Bioacoustics research at Issa centred initially on chimpanzee long calls – pant hoots – and their role in chimpanzee nest site selection and mediating party reunions. Chimpanzees in savanna habitats are known to form small daily parties and aggregate in larger groups at night. Additionally, population density estimates are significantly smaller and home ranges are significantly larger than those of forested communities. Given their fission-fusion social system, how chimpanzees coordinate reunions remains poorly understood.

While much is known about the function of pant hoots, the species specific chimpanzee long call, few researchers have been able to situate this behaviour in a socioecological context given the necessity to observe both caller and listener simultaneously – often a logistic challenge. To overcome this, I deployed Cornell University’s Autonomous Recording Units (ARUs) in 2006 to pilot test this method at Ugalla. A historically successful approach with marine mammals and birds, acoustic localization has not yet been widely used by primatologists.

The 2006 pilot deployment of 3 ARUs successfully recorded (from >2km) and localized (from almost 1km) playback and wild chimpanzee pant hoots and screams from Ugalla, demonstrating the potential for this method. Additionally, numerous species of bird, six species of primate, bushbuck, and puddle frogs were among other species recorded by ARUs, revealing the potential of this method as an instrument to conduct bioacoustic surveys in remote areas that are difficult to reach on foot. Since then, with the help of Bill Sallee of Santee, California, and John Hildebrand and team at the Scripps Institute for Oceanography in La Jolla, I have developed a new, solar-powered system that records continuously and relays sounds in real-time to a central receiver. This system was deployed (2009-2010) at Issa where at one point 20 solar powered acoustic transmission units (SPATUs) were recording in an area of about 24 square kilometers.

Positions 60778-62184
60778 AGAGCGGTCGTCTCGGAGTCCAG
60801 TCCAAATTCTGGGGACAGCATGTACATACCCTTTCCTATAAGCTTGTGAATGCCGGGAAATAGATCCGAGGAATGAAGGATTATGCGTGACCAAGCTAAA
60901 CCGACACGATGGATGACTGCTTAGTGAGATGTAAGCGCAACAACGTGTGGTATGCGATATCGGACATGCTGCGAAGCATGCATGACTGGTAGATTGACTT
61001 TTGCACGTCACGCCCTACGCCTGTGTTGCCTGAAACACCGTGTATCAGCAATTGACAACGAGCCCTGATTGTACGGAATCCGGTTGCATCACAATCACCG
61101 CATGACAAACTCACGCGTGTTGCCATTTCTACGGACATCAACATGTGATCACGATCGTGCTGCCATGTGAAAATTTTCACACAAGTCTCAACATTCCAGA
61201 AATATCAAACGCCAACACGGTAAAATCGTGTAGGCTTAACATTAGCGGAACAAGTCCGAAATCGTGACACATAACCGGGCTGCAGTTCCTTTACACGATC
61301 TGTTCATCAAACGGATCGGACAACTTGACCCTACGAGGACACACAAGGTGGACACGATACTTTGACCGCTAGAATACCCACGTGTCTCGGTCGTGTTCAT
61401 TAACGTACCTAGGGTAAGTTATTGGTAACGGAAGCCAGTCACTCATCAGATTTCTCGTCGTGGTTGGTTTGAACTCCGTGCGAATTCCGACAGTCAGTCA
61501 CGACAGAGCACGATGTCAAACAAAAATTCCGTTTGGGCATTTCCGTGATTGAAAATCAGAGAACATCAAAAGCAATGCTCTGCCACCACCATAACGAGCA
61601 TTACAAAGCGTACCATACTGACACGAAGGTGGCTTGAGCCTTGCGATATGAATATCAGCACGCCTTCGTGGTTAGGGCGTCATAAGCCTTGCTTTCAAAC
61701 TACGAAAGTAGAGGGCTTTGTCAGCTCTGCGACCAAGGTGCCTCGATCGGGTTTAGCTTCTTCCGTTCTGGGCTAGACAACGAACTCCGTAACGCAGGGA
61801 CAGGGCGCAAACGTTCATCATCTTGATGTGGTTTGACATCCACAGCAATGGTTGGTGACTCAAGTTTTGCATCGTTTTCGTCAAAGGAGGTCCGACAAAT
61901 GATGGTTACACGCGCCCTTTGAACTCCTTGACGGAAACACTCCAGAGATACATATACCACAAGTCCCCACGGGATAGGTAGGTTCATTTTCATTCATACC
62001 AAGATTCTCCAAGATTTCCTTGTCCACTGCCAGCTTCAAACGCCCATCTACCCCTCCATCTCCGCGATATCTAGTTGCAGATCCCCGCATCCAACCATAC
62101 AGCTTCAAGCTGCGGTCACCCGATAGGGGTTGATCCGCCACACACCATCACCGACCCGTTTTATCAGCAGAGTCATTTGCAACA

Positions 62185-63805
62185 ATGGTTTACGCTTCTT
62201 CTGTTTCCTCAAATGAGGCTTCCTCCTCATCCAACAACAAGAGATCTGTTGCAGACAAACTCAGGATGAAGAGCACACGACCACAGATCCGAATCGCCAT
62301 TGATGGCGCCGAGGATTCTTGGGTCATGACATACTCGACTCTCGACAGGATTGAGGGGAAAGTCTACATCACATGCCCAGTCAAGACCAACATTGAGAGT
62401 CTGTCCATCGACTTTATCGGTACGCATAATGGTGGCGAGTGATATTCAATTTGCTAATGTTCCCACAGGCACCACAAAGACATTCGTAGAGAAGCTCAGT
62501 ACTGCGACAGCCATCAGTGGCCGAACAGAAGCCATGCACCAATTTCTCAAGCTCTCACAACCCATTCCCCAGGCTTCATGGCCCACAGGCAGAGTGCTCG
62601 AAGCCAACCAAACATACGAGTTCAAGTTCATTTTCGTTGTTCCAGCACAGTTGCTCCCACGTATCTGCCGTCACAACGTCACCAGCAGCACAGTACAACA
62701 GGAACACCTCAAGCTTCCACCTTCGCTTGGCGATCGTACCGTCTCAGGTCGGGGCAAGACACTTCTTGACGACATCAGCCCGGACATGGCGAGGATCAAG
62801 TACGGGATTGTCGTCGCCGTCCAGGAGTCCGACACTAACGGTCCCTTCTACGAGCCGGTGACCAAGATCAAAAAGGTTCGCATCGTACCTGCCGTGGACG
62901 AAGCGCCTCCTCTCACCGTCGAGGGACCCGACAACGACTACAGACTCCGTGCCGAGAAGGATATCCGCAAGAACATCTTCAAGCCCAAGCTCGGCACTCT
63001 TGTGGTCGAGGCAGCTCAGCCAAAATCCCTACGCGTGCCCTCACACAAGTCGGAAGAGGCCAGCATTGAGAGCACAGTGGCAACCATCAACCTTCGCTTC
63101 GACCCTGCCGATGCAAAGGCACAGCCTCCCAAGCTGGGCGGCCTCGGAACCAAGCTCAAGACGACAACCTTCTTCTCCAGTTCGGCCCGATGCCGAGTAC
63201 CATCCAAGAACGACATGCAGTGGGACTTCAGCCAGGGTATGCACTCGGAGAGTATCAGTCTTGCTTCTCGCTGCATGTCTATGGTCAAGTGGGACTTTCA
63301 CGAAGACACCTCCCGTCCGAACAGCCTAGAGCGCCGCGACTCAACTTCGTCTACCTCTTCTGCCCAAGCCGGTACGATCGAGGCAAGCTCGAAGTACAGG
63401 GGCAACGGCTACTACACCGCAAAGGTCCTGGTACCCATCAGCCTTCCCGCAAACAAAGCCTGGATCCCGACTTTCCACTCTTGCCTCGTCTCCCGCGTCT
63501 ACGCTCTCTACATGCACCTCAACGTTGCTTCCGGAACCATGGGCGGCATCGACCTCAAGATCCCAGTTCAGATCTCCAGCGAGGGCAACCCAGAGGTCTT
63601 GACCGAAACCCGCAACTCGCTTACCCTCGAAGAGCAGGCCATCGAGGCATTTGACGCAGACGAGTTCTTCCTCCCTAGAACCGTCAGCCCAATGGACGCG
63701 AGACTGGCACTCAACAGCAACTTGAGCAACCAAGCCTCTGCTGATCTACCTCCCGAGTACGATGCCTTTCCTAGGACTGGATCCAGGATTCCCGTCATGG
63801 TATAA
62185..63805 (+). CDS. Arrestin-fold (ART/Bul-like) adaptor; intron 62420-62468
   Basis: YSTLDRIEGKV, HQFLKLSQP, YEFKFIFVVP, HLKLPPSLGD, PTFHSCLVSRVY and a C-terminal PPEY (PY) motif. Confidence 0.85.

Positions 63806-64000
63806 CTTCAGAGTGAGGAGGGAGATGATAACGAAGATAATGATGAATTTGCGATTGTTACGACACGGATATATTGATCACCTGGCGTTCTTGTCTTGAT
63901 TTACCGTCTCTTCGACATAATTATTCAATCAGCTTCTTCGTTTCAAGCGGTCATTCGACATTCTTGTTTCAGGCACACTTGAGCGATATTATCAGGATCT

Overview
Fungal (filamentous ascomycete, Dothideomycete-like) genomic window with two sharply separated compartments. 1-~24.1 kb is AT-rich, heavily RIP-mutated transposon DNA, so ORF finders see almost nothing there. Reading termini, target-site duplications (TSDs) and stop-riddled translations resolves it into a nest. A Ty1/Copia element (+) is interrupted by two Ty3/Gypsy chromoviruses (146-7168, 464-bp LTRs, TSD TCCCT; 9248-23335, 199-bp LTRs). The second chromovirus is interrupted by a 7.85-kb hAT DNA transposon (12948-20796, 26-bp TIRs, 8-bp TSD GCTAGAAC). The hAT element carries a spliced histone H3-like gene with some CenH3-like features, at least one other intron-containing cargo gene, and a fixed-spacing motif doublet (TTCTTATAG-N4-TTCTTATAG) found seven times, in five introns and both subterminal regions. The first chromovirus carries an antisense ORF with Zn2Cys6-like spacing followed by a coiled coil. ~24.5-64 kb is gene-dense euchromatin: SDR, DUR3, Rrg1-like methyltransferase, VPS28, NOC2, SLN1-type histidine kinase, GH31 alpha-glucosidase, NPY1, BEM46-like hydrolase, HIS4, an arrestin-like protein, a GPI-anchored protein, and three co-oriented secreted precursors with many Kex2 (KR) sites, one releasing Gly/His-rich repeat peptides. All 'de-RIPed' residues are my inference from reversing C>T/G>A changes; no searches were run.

This system was later improved with the help of Paul Robertson of University of Cambridge, and was an integral component of the 2011-2012 survey of the Greater Mahale Ecosystem. Those acoustic data are still under analysis, but some sounds have been identified (thanks to David Moyer), and are below for your listening pleasure.

In 2014, research continued into primate long-distance communication at Issa, with efforts focused on characterizing the heterogeneous sound environment within which Ugalla chimpanzees and sympatric wildlife vocalise. Specifically, Wildlife Acoustics Song Meter 3 acoustic recorders (left) are being deployed to monitor the calling behaviour of Issa’s loud calling fauna. Lucy Tibble (right), then an undergraduate student at the University of Cambridge, conducted her undergraduate dissertation research on galago (Otolemur crassicaudatus) vocalization behaviour, walking line transects during the Issa nights to compare vocal and visual encounter rates. Results comprised her honours thesis, and were presented at both Spring 2015 PSGB meeting and also the 2016 IPS meeting in Chicago.

Research into animal sounds was expanded to red-tailed monkeys in June 2016, when Tifany Volle from LJMU began her undergraduate dissertation work. Tifany is studying the vocal repertoire of the focal troop, specifically how and when calls are used in various behavioural contexts. Listen below to red-tailed monkey chirping, for example!

Male B

Issa red-tailed monkey, adult male (E. McLester)

TIfany Volle - recording

Tifany Volle of LJMU recording red-tailed monkey vocalizations (July 2016)

 

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Simon Hoggett surveying wild chimpanzees in Cameroon (September 2016)

In 2016, UPP collaborated with Osiris Doumbe of Bristol Zoo in a survey of chimpanzees in north-west Cameroon. UPP contributed SM3 recording units, whilst Osiris coordinated the survey work. Read about their preliminary results here.

 

 

It’s not just acoustic units that document vocalizations, though. A July (2014) camera trap file provided the below video and sound clip:

Waveform and spectrogram captured from the above video

Scientific Name Common Name
Dendrohyrax arboreus Bush hyrax
Cuculus clamosus Black Cuckoo
Francolinus hildebrandti Hildebrandt’s Francolin
 Paraxerus sp. Bush (rope) squirrel